I am blessed by God with some extraordinary gifts: perception, memory, coordination, confidence, and many more. But they mean nothing unless I develop them into specific talents. I find that doing art (of all kinds) is the absolute test of my ability to manage God’s gifts into something worthy of having them. That’s why, among all the talents I have, doing art has always been at the top of my list (and I believe I have attained great heights in my pursuit of this endeavor). I know I can leave this world with a smile on my lips and, when I stand in front of God and he asks me what I did with the gifts he gave me, I will have one word; “Art.”

 

That’s all for now. Everyone be well. And what’s on your easel?

 

Jim

 

Jim Fischer, 530 Liberty Avenue, Jersey City, NJ, 07307

To unsubscribe to this enewsletter, simple return this email with the subject line ‘unsubscribe.’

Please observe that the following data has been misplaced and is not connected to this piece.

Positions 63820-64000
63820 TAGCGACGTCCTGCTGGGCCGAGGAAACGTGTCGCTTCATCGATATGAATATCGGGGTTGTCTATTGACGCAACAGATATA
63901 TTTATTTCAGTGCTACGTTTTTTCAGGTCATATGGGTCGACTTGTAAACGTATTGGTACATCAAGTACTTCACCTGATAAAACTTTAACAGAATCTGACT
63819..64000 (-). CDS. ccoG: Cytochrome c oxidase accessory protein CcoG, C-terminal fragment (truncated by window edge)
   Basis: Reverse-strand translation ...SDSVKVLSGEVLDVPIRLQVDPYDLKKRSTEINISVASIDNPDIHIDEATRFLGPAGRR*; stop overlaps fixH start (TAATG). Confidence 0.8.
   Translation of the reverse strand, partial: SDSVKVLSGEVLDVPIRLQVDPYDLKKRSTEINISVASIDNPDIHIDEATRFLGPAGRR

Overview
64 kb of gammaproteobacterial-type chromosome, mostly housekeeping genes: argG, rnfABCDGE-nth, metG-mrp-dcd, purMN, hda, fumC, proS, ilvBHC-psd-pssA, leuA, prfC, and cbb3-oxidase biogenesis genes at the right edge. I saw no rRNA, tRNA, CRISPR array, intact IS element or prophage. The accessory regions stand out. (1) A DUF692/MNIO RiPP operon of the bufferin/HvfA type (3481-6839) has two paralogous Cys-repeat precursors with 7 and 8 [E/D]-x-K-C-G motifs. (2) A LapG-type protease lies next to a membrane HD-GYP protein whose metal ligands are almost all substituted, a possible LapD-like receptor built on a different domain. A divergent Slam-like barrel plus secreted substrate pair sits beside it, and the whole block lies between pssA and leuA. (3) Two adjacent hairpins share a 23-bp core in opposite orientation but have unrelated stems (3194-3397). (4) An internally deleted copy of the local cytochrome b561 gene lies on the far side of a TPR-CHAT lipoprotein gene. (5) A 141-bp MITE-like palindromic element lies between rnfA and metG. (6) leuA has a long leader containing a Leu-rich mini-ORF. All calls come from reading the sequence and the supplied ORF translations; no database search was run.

To subscribe to this monthly email, drop me a note at theartistjimfischer@yahoo.com


Added Sep 24, 2020
Permalink | Comments

What’s On The Easel May 2020

What’s On The Easel May 2020, Vol. II, No. 5

A monthly newsletter from Jim Fischer

 

So, What is on the Easel?

 

Finally got going on the canvas.

 

P1000532.JPG


The pallet is kinda limited, just three colors plus black and white. 

 

P1000534.JPG


And, of course, there are ancillary works coming out of this piece from the wiping rags. This one, at the unusual size of 14x11, is titled “And there was war in heaven (Revelations 12:7)”

 

jan037.jpg

Minerva Restored, A Strange Tale

 

So, if you’ve been out in our back garden you will recall a statue of Minerva giving the gift of grapes to a young Bacchus. It was a plaster cast of an original 1890s French sculpture made into a lamp I bought 15 years ago at a yard sale for $20 and refurbished in bronze paint. Well, plaster doesn’t do well exposed to the elements so, after all this time, and patching, she finally fell apart. Ah, but then fate intervened.